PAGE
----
Beardsley was aligned with the Yellow Book coterie of artists and writers, and produced many illustrations for that magazine. He was also aligned closely with Aestheticism, the British counterpart to Decadence and Symbolism. Beardsley's images are usually done in ink, and feature large dark areas contrasted with large blank ones, and areas of fine detail contrasted with areas with none at all.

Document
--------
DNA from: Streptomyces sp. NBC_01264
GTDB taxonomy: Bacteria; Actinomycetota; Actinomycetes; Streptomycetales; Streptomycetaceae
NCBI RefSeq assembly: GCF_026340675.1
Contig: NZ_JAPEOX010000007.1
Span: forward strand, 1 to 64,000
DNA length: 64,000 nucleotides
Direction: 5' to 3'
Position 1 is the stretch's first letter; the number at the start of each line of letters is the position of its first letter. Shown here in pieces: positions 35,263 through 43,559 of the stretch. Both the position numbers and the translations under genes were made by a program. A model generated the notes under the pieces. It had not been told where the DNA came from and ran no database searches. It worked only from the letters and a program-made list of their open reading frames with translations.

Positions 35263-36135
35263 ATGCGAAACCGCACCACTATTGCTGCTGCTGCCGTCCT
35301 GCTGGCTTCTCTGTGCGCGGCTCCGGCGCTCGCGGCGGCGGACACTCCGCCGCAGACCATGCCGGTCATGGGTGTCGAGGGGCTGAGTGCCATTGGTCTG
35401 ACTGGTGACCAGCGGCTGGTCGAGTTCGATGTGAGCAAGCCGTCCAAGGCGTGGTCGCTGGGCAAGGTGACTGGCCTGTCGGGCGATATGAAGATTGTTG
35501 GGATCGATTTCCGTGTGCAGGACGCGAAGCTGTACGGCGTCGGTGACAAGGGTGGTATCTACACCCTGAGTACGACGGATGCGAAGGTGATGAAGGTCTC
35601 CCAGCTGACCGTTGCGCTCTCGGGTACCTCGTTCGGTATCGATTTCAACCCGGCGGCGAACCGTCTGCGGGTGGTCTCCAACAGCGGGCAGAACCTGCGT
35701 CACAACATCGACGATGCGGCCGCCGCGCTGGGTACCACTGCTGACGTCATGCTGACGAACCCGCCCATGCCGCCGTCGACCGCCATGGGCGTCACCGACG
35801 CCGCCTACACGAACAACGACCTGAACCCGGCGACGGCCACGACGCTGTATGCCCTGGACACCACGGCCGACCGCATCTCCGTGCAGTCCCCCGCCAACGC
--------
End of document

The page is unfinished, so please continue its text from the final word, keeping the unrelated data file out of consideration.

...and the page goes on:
Beardsley illustrated Oscar Wilde's Salomé and produced illustrations for a deluxe edition of Sir Thomas Malory's Le Morte d'Arthur. Beardsley also wrote Under the Hill, an unfinished erotic tale based loosely on the legend of Tannhäuser.
Beardsley was a public character as well as a private eccentric. He said, "I have one aim--the grotesque. If I am not grotesque I am nothing." Wilde said he had "a face like a silver hatchet, and grass green hair."
Beardsley died of tuberculosis at the age of 25, working right up to the end.
See also: Art Nouveau